The Gastrokid All-Purpose Get Your Kids to Eat Their Vegetables Dressing7:14 AM
I admit it. I've experienced that twinge of jealousy when I hear about someone's kid cheering over carrots and hummus, popping grape tomatoes into his mouth as if they were M&M's, or happily chowing down a salad. My boys will eat their share of veggies, but usually if its in a sauce or masked by other ingredients in a dish (check out the recipe for stuffed shells).
A big tip I see all the time on getting kids to expand their culinary palettes is to get them to help you cook. My oldest son will happily help in the kitchen, especially if it involves using a fun kitchen tool or mixing ingredients together. One of our favorite kitchen gadgets is the PalmPeeler by Chef'n. It tucks right into little hands and makes peeling veggies easy and fun.
|Fig 1: Boy peeling carrot|
Except my boy is not easily fooled. Just because he helped prepare a dish doesn't mean he *has* to eat it. Sigh.
So when I came across "The Gastrokid All-Purpose Get Your Kids to Eat Their Vegetables Dressing" recipe, I had to give it a try. It's the first recipe in The Gastrokid Cookbook by Hugh Garvey and Matthew Yeomans. It features the "three most powerful tools in a cook's repertoire" (fat, salt and acid). You know the saying, "It's all in the sauce."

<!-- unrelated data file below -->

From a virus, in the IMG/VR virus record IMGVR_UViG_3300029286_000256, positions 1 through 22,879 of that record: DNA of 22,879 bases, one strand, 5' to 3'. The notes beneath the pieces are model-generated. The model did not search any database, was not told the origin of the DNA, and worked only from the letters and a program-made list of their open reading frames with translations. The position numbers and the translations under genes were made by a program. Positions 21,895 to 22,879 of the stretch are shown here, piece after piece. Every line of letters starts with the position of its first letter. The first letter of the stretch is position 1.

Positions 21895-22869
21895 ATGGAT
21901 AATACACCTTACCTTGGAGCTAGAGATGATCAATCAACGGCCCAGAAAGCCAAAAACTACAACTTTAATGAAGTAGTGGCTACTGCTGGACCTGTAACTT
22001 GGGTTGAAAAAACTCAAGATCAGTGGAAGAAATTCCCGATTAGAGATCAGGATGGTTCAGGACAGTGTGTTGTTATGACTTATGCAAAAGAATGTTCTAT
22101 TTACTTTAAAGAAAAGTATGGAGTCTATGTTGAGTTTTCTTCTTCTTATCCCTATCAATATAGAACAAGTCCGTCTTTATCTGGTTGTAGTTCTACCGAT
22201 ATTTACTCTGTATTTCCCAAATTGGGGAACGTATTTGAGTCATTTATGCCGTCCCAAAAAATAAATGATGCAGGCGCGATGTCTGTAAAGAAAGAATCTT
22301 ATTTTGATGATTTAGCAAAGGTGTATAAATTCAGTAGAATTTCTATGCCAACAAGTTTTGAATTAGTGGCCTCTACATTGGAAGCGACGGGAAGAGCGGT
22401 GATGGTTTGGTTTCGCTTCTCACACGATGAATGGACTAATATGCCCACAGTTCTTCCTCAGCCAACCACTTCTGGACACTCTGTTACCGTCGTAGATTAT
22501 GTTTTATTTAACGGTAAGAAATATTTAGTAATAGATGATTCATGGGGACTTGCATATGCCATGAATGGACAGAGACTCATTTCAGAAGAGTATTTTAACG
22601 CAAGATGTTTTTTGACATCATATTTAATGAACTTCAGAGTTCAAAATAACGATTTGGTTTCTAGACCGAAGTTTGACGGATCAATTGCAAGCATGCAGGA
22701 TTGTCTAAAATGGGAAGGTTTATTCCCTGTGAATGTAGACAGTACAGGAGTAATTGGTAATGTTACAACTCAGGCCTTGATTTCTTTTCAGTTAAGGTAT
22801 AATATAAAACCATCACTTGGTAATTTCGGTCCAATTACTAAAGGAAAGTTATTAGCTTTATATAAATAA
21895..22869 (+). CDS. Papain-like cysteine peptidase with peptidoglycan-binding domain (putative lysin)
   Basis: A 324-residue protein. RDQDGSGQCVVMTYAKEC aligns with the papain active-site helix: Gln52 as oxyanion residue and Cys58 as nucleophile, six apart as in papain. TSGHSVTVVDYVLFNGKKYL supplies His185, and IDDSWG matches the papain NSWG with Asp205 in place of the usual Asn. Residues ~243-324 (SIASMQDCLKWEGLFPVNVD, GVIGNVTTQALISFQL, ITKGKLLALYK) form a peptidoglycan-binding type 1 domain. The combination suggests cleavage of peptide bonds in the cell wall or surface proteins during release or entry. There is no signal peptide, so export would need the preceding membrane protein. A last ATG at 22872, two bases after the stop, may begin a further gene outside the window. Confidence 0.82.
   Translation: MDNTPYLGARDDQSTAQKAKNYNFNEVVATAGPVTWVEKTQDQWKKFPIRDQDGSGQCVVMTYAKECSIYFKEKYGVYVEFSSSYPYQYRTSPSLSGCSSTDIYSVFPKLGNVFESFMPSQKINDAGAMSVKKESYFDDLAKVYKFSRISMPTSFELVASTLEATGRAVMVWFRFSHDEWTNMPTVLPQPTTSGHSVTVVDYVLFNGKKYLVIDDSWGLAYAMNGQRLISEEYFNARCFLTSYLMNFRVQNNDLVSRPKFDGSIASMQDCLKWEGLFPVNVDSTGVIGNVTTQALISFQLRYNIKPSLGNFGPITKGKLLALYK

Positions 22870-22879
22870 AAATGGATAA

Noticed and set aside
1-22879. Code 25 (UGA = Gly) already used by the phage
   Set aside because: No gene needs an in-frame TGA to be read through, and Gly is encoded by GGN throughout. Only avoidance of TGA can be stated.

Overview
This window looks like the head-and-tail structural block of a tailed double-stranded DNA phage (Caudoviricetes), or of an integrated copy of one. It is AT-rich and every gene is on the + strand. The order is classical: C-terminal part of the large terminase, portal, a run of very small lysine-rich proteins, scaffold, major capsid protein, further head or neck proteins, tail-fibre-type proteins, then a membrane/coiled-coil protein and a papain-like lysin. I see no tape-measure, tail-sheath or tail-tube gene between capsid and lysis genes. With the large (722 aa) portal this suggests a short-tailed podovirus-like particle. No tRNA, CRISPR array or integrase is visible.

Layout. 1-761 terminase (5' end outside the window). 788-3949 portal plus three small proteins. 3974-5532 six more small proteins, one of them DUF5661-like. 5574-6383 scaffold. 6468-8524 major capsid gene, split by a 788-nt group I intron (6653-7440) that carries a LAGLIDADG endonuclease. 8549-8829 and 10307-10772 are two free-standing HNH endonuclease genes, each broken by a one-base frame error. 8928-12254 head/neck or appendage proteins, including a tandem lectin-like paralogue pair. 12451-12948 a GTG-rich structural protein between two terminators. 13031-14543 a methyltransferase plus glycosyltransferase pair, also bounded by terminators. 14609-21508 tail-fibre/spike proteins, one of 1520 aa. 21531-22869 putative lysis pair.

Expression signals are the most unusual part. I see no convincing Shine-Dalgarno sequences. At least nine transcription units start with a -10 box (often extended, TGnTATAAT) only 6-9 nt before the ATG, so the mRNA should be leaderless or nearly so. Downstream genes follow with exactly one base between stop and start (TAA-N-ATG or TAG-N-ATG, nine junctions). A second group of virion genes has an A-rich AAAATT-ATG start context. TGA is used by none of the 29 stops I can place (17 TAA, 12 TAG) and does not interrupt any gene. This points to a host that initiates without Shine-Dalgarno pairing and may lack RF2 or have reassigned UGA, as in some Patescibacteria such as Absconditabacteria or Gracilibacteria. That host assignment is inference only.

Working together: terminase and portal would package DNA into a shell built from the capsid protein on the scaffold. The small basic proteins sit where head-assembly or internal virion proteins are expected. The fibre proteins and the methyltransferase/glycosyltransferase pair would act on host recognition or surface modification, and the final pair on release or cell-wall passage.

The Gastrokid All-Purpose Get Your Kids to Eat Their Veggies Dressing
Adapted from "The Gastrokid Cookbook"
2 Tablespoons red wine vinegar
Ground black pepper
4-5 Tablespoons of Extra Virgin Olive Oil
1 Tablespoon Dijon mustard
1 small shallot, minced
1 Tablespoon Honey (optional)
1. In a bowl, combine the vinegar, pinch of salt and 1/8 teaspoon of ground black pepper and whisk until the salt is dissolved.
2. Whisk in the oil, mustard, shallots and honey (if using)
3. Drizzle on salad, raw cut-up veggies or steamed vegetables
The Good: Easy to whip up and keep a big jar in the fridge.
The Bad: My kids hated it.
Grade: B. Honey did help cut the tartness. I will make this again, at least for myself, but will try using another acid (lemon juice) or different brand of red wine vinegar.